open access

Vol 66, No 4 (2015)
Original papers
Published online: 2015-09-01
Submitted: 2014-09-22
Accepted: 2014-12-09
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Changes in ghrelin, CCK, GLP-1, and peroxisome proliferator-activated receptors in a hypoxia-induced anorexia rat model

Arul Joseph Duraisamy, Susovan Bayen, Supriya Saini, Alpesh Kumar Sharma, Praveen Vats, Shashi Bala Singh
DOI: 10.5603/EP.2015.0043
·
Endokrynologia Polska 2015;66(4):334-341.

open access

Vol 66, No 4 (2015)
Original papers
Published online: 2015-09-01
Submitted: 2014-09-22
Accepted: 2014-12-09

Abstract

Introduction: A high-altitude environment causes appetite loss in unacclimatised humans, leading to weight reduction. Ghrelin, cholecystokinin (CCK), and glucagon like peptide-1 (GLP-1), are gut hormones involved in the regulation of food intake and energy metabolism. The liver is an important site of metabolic regulation, and together with the gut it plays a role in food intake regulation. This study intends to study the timedependent changes occurring in plasma gut hormones, PPARα, PPARδ, and PGC1α, in the stomach and liver during hypoxia.

Material and methods: Male Sprague Dawley rats were exposed to hypobaric hypoxia in a decompression chamber at 7620 m for different durations up to seven days.

Results: Hypoxia increased circulating ghrelin from the third day onwards while CCK and GLP-1 decreased immediately. An increase in ghrelin, ghrelin receptor protein levels, and GOAT mRNA levels in the stomach was observed. Stomach cholecystokinin receptor (CCKAR), PPARα, and PPARδ decreased. Liver CCKAR decreased during the first day of hypoxia and returned to normal levels from the third day onwards. PPARα and PGC1α expression increased while PPARδ protein levels reduced in the liver on third day.

Conclusion: Hypoxia alters the expression of ghrelin and ghrelin receptor in the stomach, CCKAR in the liver, and PPAR and its cofactors, which might be possible role players in the contribution of gut and liver to anorexia at high altitude. (Endokrynol Pol 2015; 66 (4): 334–341)

Abstract

Introduction: A high-altitude environment causes appetite loss in unacclimatised humans, leading to weight reduction. Ghrelin, cholecystokinin (CCK), and glucagon like peptide-1 (GLP-1), are gut hormones involved in the regulation of food intake and energy metabolism. The liver is an important site of metabolic regulation, and together with the gut it plays a role in food intake regulation. This study intends to study the timedependent changes occurring in plasma gut hormones, PPARα, PPARδ, and PGC1α, in the stomach and liver during hypoxia.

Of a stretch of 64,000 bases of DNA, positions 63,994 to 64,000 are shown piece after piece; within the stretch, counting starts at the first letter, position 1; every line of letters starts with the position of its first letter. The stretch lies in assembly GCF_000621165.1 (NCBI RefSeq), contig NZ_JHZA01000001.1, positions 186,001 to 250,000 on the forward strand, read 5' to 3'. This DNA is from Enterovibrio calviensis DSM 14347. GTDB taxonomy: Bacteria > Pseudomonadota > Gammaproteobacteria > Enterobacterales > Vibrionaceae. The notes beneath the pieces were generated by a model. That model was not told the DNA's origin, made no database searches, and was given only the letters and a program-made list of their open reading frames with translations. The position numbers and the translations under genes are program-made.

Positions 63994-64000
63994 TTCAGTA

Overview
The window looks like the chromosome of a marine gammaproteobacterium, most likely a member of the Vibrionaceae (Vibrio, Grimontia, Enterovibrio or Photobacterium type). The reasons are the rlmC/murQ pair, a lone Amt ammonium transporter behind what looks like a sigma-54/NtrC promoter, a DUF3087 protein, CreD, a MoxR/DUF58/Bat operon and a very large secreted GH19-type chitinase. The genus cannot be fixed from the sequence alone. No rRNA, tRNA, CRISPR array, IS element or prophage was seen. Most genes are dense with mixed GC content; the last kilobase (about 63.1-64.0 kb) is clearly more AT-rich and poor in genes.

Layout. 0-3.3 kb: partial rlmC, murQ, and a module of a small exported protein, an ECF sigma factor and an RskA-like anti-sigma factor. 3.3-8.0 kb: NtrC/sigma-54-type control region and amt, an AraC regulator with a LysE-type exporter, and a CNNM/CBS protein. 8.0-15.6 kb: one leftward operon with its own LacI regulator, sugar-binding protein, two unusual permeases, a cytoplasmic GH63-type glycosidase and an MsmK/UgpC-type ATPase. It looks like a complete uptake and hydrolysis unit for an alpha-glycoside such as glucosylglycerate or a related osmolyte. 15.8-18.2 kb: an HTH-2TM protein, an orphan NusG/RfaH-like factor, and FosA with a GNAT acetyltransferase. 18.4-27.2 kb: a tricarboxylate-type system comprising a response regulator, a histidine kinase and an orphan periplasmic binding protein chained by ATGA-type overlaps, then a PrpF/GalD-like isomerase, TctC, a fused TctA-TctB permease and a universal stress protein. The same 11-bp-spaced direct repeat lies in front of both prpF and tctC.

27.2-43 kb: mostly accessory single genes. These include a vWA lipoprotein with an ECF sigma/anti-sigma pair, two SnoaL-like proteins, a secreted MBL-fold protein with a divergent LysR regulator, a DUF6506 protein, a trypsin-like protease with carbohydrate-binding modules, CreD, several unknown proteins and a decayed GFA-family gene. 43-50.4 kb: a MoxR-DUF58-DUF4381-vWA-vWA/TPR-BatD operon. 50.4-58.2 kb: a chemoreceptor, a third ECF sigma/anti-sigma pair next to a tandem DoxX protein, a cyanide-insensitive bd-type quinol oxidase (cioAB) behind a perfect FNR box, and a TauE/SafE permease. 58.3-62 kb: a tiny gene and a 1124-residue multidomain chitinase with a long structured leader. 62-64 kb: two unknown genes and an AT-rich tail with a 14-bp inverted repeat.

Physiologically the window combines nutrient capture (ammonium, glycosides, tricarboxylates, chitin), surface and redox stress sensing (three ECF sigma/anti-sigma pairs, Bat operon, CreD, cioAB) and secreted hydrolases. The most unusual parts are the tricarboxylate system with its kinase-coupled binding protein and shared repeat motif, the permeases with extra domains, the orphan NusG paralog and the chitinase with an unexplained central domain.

Material and methods: Male Sprague Dawley rats were exposed to hypobaric hypoxia in a decompression chamber at 7620 m for different durations up to seven days.

Results: Hypoxia increased circulating ghrelin from the third day onwards while CCK and GLP-1 decreased immediately. An increase in ghrelin, ghrelin receptor protein levels, and GOAT mRNA levels in the stomach was observed. Stomach cholecystokinin receptor (CCKAR), PPARα, and PPARδ decreased. Liver CCKAR decreased during the first day of hypoxia and returned to normal levels from the third day onwards. PPARα and PGC1α expression increased while PPARδ protein levels reduced in the liver on third day.

Conclusion: Hypoxia alters the expression of ghrelin and ghrelin receptor in the stomach, CCKAR in the liver, and PPAR and its cofactors, which might be possible role players in the contribution of gut and liver to anorexia at high altitude. (Endokrynol Pol 2015; 66 (4): 334–341)

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Keywords

ghrelin; CCK; GLP-1; anorexia; hypoxia

About this article
Title

Changes in ghrelin, CCK, GLP-1, and peroxisome proliferator-activated receptors in a hypoxia-induced anorexia rat model

Journal

Endokrynologia Polska

Issue

Vol 66, No 4 (2015)

Pages

334-341

Published online

2015-09-01

DOI

10.5603/EP.2015.0043

Bibliographic record

Endokrynologia Polska 2015;66(4):334-341.

Keywords

ghrelin
CCK
GLP-1
anorexia
hypoxia

Authors

Arul Joseph Duraisamy
Susovan Bayen
Supriya Saini
Alpesh Kumar Sharma
Praveen Vats
Shashi Bala Singh

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